A number of polysaccharides and other sugars have been identified from Cordyceps militaris extracts and their pharmacological activity has been reported. Research has shown these polysaccharides are affective in regulating blood sugar as well as having anti-metastatic and anti-cancer effects, hepatoprotective and antihypertensive effects (Kim et al. 2002; Yu et al. 2004).

Nucleotides (including adenosine, uridin, and guanosin) are effective components in Cordyceps militaris (Kredich and Guarino 1961; Guarino and Kredich 1963).

Ergosterol is a sterol unique to fungi and is an important precursor of Vitamin D, which has important medicinal value (Peterson 2008).

The content of crude protein in Cordyceps militaris is 28-33%. Fatty acids of Cordyceps militaris are composed of carbon, hydrogen, and oxygen and are major components of lipids, phospholipids, and glycolipids. They are saturated and unsaturated fatty acids. Generally, the contents of unsaturated fatty acids in Cordyceps militaris are higher than that of saturated fatty acids. The content of linoleic and oleic acids are higher than other fatty acids.

Many investigations show that Cordyceps militaris contains many micro- and macroelements, including K, P, Ca, Al, Mo, Na, Zn, Mg, Mn, etc.

The novel components already obtained from Cordyceps militaris already have more than 21 clinically approved beneficial effects for human health (Mizuno 1999).

Cordyceps militaris also can be used to treat conditions such as night sweating, night enuresis, asthenia after severe illness, respiratory disease, renal dysfunction, renal failure arrhythmias, and other heart disease (Mizuno 1999).

Reference: Study of Medicinal Caterpillar Fungus Cordyceps Militaris, Prof Wasser Mar2012


Cordyceps militaris is widely used as a folk tonic or invigorant for longevity in China. This study showed that C.Militaris polysaccharides protected mitochondria by scavenging reactive oxygen species, and increasing the activities of the antioxidases. Therefore, C.Militaris polysaccharides have antioxidant and anti-aging pharmaceutical values hence useful for the treatment of mitochondria-related metabolic disorders and delaying the aging process.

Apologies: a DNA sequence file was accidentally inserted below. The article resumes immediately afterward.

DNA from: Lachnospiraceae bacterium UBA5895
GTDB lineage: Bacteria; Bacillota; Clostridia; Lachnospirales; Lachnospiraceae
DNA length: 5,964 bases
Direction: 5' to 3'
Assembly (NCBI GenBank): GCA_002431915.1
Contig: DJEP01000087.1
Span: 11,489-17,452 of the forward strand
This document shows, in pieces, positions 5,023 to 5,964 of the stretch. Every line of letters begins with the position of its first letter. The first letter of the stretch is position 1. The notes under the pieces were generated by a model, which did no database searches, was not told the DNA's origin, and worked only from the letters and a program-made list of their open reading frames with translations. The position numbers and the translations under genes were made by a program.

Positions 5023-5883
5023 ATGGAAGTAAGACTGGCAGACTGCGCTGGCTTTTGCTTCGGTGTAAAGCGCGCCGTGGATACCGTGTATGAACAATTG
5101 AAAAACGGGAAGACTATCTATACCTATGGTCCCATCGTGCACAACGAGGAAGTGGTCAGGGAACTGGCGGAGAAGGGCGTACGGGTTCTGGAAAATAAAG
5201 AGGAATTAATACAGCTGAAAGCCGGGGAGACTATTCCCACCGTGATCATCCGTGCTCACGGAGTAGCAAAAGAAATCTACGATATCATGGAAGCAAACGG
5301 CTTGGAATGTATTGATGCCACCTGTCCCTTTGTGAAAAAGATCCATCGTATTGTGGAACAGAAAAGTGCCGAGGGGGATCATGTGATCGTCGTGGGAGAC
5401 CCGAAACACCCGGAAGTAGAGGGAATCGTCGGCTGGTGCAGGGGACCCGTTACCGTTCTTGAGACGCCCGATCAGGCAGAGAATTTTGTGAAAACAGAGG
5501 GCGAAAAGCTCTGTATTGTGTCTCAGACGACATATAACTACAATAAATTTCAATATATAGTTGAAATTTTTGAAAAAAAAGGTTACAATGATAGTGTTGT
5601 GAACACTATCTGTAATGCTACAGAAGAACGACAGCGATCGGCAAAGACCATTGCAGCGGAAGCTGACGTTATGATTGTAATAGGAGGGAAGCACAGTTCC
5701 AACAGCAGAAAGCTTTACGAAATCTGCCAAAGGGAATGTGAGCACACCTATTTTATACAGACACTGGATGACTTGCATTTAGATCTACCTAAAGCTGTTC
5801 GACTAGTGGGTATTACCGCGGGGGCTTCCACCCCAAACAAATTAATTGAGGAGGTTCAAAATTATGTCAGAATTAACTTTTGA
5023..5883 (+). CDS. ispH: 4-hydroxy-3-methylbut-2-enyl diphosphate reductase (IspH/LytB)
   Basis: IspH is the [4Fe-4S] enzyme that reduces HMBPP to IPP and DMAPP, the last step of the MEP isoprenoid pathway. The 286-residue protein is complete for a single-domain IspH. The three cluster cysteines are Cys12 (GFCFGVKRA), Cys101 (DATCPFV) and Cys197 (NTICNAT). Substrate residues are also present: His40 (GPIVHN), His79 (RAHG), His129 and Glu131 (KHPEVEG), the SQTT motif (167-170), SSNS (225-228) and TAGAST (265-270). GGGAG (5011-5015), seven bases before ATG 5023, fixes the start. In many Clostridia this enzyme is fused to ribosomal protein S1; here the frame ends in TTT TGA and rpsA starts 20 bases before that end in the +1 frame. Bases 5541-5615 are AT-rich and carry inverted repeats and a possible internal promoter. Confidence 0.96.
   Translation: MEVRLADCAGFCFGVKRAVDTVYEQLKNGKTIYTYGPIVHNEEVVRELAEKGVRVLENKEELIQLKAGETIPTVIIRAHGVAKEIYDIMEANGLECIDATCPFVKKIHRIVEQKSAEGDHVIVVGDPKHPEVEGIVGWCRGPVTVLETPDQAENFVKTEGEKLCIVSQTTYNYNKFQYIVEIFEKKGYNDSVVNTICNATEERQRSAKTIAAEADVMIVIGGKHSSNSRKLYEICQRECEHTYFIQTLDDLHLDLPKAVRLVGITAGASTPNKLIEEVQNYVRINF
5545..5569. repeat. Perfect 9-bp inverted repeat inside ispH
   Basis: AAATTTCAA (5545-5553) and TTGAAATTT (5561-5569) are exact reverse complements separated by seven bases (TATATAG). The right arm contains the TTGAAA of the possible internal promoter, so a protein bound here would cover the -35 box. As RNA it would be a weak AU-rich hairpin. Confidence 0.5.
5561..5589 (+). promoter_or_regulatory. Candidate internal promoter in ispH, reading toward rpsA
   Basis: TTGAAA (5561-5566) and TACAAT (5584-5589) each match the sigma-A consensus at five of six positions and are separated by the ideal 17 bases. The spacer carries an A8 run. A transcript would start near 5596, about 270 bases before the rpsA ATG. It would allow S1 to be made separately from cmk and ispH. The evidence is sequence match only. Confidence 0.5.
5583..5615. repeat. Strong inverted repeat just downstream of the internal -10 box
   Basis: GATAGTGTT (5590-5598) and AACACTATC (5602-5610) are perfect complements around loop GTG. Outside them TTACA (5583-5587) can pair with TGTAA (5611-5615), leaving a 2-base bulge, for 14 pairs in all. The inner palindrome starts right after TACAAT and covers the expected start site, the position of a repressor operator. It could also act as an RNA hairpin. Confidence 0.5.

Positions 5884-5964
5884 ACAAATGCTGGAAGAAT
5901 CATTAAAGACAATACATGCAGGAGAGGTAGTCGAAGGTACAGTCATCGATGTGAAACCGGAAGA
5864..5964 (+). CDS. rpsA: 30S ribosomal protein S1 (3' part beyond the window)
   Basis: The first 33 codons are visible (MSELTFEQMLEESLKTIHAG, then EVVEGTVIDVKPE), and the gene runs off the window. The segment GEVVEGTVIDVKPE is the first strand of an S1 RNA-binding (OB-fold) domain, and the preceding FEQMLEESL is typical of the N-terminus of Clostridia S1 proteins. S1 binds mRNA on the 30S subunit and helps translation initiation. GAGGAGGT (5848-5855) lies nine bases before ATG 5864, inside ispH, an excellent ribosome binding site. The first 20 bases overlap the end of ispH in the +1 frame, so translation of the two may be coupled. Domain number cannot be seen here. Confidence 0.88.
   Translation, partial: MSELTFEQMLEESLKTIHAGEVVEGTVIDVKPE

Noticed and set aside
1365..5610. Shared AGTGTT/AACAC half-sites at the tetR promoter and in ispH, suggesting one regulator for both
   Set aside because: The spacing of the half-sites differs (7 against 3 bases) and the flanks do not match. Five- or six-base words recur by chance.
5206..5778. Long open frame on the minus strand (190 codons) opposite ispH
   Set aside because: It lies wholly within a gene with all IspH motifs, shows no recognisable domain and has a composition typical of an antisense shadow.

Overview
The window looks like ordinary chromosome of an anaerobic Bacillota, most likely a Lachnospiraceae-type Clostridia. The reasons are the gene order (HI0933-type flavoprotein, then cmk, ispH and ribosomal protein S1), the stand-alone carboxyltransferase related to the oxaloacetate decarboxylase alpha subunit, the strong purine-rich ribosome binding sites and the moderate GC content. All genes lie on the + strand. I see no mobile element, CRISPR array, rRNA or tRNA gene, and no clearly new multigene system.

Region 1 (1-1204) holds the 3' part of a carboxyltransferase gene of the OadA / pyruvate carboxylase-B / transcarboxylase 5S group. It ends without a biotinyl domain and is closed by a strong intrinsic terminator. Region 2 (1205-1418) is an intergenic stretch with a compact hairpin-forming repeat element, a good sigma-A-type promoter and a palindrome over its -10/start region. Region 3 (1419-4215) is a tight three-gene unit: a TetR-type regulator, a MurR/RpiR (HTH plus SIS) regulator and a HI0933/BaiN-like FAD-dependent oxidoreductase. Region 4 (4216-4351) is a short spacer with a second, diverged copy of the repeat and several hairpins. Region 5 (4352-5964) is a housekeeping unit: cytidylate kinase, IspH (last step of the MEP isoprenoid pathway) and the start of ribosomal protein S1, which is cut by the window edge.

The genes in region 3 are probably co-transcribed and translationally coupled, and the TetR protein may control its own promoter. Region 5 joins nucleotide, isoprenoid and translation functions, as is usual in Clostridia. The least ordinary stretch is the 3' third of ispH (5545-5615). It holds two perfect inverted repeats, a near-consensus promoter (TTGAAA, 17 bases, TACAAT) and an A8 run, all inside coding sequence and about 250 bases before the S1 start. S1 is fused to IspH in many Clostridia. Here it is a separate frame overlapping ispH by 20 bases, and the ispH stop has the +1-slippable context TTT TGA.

Reference: Protective Effects on Mitochondria and Anti-Aging Activity of Polysaccharides from Cultivated Fruiting Bodies of Cordyceps militaris: The American Journal of Chinese Medicine, Vol. 38, No. 6, 1093–1106, 2010


Polyphenolics and polysaccharides present in CME and CSE appear to be major contributors of antioxidant phytochemicals. This observation may partly be responsible for the biological effects of CME and CSE. Therefore, additional consumption of CME and CSE may increase the levels of phytochemicals and enhance therapeutic effects in human diseases related tooxidative stress. The protective effects of CME and CSE against oxidative damage of biomolecules are a result of their free radical scavenging abilities.

Reference: Comparison of Protective Effects between Cultured Cordyceps militaris and natural cordyceps sinensis against oxidative damage: J Agric Food Chem. 2006 Apr 19; 54(8):3132-8.


The regulation of tumor cell growth and the induction of cell death are the 2 major ways to inhibit tumor growth. The study showed that C.militaris act as an effective anti-proliferative agent by inducing G2/M cell cycle arrest in colon cancer cells.

Reference: Cordyceps militaris Grown on Germinated Soybean Induces G2/M Cell Cycle Arrest through Downregulation of Cyclin B1 and Cdc25c in Human Colon Cancer HT-29 Cells: Evidence-Based Complementary and Alternative Medicine, Volume 2012, Article ID 249217


Lipid metabolic disorder has been found to play an important role in type 2 diabetes. The effects of 3-deoxyadenosine (Cordycepin), a compound from Cordyceps militaris were investigated and its main function may be improved insulin resistance, especially in the skeletal muscles. Thus, Cordycepin has the potential to be developed as a drug for the treatment of lipid metabolic disorder.

Reference: Improvement on Lipid Metabolic Disorder by 3-Deoxyadenosine in High-Fat-Diet-Induced Fatty Mice: The American Journal of Chinese Medicine, Vol. 38, No. 6, 1065–1075, 2010

Sexual function

Cordyceps species have been traditionally used for the enhancement of sexual function. This study showed that serum testosterone was increased by supplementation with C.Militaris suggesting that the sexual hormone might be responsible for the increased semen production and sperm quality in SD rats.

Reference: Effect of Cordyceps Militaris Supplementation on Sperm Production, Sperm Motility and Hormones in Sprague-Dawley Rats: The American Journal of Chinese Medicine, Vol. 36, No. 5, 849–859, 2008

Anndy Lian